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The Georgia Attorney General’s office just unsealed charges against 61 people claimed to be involved in a criminal conspiracy as part of the Atlanta “Stop Cop City” movement. This case shows that prosecutors are all too eager to use the sweeping powers conferred on them under Georgia’s recently-established RICO statute. The charges against the defendants include racketeering, domestic terrorism, money laundering, and charity fraud.
Stop Cop City is a series of protests intended to stop construction of a police and fire department training facility on 85 acres which had served as a recreational area near a poor black area. Stop Cop City included a Stop Cop City Vote coalition seeing a referendum to overturn the lease for the planned facilities.
The Georgia Attorney General’s Office has filed RICO Act violation charges against protesters fighting to stop the construction of the police training facility known as “Cop City” in Atlanta’s South River Forest.
The charges of violating Georgia’s Racketeer Influenced and Corrupt Organizations were filed Tuesday, Sept. 5, in Fulton County Superior Court, with 61 people named. In a statement announcing the indictment, the AG’s office alleged that the defendants “have conspired together to prevent the construction of the Atlanta Public Safety Training Center by conducting, coordinating, and organizing acts of violence, intimidation, and property destruction” in Georgia and other states.
The RICO charges mark another significant increase in pressure from state officials looking to crack down on those advocating against the the $90 million, 85-acre police training facility. As the Atlanta Community Press Collective — a local group covering the Stop Cop City movement and other autonomous groups — noted on Twitter, many of the people charged with RICO Act violations were previously hit with domestic terrorism charges earlier this year over their opposition to Cop City.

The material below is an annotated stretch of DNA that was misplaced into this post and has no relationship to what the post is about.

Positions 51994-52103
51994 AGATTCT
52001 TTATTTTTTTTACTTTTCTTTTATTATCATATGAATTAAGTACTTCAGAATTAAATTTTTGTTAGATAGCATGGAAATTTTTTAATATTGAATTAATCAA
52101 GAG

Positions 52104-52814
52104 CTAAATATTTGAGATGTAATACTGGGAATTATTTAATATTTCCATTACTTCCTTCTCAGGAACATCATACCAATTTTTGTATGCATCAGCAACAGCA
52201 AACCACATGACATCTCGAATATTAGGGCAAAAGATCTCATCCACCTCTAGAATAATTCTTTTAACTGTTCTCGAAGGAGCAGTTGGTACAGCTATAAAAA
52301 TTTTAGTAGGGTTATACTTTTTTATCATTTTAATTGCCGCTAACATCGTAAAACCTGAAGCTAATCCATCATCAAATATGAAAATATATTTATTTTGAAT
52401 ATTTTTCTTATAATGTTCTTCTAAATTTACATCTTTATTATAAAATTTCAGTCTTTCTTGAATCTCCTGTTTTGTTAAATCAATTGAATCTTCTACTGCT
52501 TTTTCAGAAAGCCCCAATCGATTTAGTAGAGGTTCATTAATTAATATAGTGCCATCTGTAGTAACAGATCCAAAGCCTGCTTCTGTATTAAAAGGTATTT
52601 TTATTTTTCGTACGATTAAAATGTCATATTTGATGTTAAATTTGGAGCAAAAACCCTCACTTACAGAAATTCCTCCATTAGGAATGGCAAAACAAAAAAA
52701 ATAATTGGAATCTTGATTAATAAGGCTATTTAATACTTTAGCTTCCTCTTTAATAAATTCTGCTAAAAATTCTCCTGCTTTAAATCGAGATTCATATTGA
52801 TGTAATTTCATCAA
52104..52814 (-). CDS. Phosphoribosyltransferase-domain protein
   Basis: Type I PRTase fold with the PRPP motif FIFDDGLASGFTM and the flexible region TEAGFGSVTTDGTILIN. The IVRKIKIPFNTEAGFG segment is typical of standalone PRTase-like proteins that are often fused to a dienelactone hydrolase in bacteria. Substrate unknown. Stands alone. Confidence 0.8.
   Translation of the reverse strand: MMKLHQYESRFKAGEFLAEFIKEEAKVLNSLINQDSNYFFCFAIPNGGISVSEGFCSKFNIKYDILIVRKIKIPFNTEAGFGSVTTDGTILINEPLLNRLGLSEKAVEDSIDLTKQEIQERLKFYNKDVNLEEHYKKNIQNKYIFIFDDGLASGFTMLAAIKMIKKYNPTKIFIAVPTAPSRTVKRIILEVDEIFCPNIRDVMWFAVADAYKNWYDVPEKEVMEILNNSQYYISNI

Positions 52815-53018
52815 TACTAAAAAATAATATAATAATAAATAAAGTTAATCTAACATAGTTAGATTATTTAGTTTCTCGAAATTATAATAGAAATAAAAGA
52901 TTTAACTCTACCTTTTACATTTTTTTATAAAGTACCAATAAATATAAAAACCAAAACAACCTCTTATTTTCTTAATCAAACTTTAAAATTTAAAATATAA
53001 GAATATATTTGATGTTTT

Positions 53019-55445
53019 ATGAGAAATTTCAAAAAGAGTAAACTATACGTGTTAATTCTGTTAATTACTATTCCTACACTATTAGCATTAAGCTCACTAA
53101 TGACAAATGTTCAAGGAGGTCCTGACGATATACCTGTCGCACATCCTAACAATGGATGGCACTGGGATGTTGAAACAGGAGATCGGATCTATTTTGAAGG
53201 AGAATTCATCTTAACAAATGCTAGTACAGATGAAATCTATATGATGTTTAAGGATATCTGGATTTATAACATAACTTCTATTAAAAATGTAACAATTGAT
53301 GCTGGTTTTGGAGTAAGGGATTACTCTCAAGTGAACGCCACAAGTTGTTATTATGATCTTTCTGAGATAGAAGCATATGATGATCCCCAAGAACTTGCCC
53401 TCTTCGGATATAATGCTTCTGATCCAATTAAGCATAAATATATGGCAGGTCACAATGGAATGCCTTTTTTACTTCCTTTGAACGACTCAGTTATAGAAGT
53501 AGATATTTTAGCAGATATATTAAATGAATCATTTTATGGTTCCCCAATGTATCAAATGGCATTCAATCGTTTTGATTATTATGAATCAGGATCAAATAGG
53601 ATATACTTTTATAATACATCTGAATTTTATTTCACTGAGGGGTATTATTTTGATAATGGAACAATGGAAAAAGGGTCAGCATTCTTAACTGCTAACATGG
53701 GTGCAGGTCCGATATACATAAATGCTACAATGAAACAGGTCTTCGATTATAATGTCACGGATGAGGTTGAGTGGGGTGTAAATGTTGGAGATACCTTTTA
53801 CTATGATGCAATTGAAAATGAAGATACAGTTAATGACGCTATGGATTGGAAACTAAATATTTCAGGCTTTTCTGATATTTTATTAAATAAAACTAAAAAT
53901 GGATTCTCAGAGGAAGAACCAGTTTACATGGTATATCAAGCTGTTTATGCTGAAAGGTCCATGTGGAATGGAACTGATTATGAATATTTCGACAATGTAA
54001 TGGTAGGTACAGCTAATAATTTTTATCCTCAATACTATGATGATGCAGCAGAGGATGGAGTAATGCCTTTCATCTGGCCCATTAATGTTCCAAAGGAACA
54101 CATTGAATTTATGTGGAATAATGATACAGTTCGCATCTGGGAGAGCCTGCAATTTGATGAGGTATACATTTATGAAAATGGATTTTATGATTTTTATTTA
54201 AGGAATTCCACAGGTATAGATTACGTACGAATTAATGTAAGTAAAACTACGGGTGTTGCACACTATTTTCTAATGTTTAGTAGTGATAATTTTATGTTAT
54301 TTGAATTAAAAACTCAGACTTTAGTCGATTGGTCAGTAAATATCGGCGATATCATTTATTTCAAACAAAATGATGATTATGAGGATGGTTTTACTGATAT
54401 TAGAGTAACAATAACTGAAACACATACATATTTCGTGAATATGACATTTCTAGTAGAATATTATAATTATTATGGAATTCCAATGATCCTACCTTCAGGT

Additionally, money laundering charges have been brought against organizers of the Atlanta Solidarity Fund, which helps arrested protesters with jail support and legal representation. And capping it all off, the ACPC noted that three people indicted on RICO charges were previously arrested for merely passing out flyers earlier this year.
In a statement shared with Rolling Stone, the Cop City Vote coalition slammed Georgia AG Chris Carr and the RICO charges, calling them “blatantly authoritarian.” They further accused the State of Georgia of trying to “intimidate protestors, legal observers, and bail funds alike, and send the chilling message that any dissent to Cop City will be punished with the full power and violence of the government.”
“The Cop City Vote coalition strongly condemns these anti-democratic charges,” the statement adds. “We will not be intimidated by power-hungry strongmen, whether in City Hall or the Attorney General’s office. Chris Carr may try to use his prosecutors and power to build his gubernatorial campaign and silence free speech, but his threats will not silence our commitment to standing up for our future, our community, and our city.”
In the sweeping indictment released Tuesday, Republican Attorney General Chris Carr alleged the defendants are “militant anarchists” who supported a violent movement that prosecutors trace to the widespread 2020 racial justice protests.
The Aug. 29 indictment is the latest application of the state’s anti-racketeering law, also known as a RICO law, and comes just weeks after the Fulton County prosecutor used the statute to charge former President Donald Trump and 18 other defendants.
The “Stop Cop City” effort has gone on for more than two years and at times veered into vandalism and violence. Opponents fear the training center will lead to greater militarization of the police, and that its construction in an urban forest will exacerbate environmental damage in a poor, majority-Black area.
Why it matters: The charges in Fulton County Superior Court are the most serious and wide-ranging legal challenges against the Defend the Atlanta Forest movement.
- This coincides with activists’ attempts to mount a campaign that aims to force a referendum on the future of the police and fire academies, which they derisively call “Cop City.”
Driving the news: The 109-page indictment follows charges filed in May against three Atlanta residents who operate the Atlanta Solidarity Fund, a charity fund that pays bail and provides legal defense to protesters.
Many press outlets have pointed out that the grand jury for this indictment was the same one that indicted Trump.